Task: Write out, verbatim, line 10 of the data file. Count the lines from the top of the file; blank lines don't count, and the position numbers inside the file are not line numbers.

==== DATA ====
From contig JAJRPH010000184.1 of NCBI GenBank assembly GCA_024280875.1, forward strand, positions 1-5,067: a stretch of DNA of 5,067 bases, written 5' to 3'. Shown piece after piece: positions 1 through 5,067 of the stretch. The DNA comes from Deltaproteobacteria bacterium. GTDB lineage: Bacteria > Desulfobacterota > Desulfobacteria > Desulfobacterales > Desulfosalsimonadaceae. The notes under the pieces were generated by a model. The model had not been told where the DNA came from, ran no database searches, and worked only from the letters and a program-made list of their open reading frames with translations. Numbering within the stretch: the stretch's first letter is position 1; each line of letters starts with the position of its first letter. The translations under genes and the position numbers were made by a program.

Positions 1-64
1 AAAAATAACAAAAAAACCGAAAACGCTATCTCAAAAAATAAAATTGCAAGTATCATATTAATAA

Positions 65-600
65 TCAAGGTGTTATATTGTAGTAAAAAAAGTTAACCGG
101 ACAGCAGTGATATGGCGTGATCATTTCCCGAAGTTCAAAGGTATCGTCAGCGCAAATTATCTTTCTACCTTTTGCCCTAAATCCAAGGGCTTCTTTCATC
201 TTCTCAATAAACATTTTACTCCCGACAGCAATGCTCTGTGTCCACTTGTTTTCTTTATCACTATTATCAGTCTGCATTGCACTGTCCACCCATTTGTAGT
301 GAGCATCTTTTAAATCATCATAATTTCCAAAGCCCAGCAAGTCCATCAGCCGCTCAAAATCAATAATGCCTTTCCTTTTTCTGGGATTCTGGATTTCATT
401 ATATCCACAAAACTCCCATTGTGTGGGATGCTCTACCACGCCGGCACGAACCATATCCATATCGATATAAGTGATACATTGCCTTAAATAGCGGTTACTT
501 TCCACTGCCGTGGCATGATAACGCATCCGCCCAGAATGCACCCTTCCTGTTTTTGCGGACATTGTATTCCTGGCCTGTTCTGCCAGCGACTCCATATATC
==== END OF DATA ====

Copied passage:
501 TCCACTGCCGTGGCATGATAACGCATCCGCCCAGAATGCACCCTTCCTGTTTTTGCGGACATTGTATTCCTGGCCTGTTCTGCCAGCGACTCCATATATC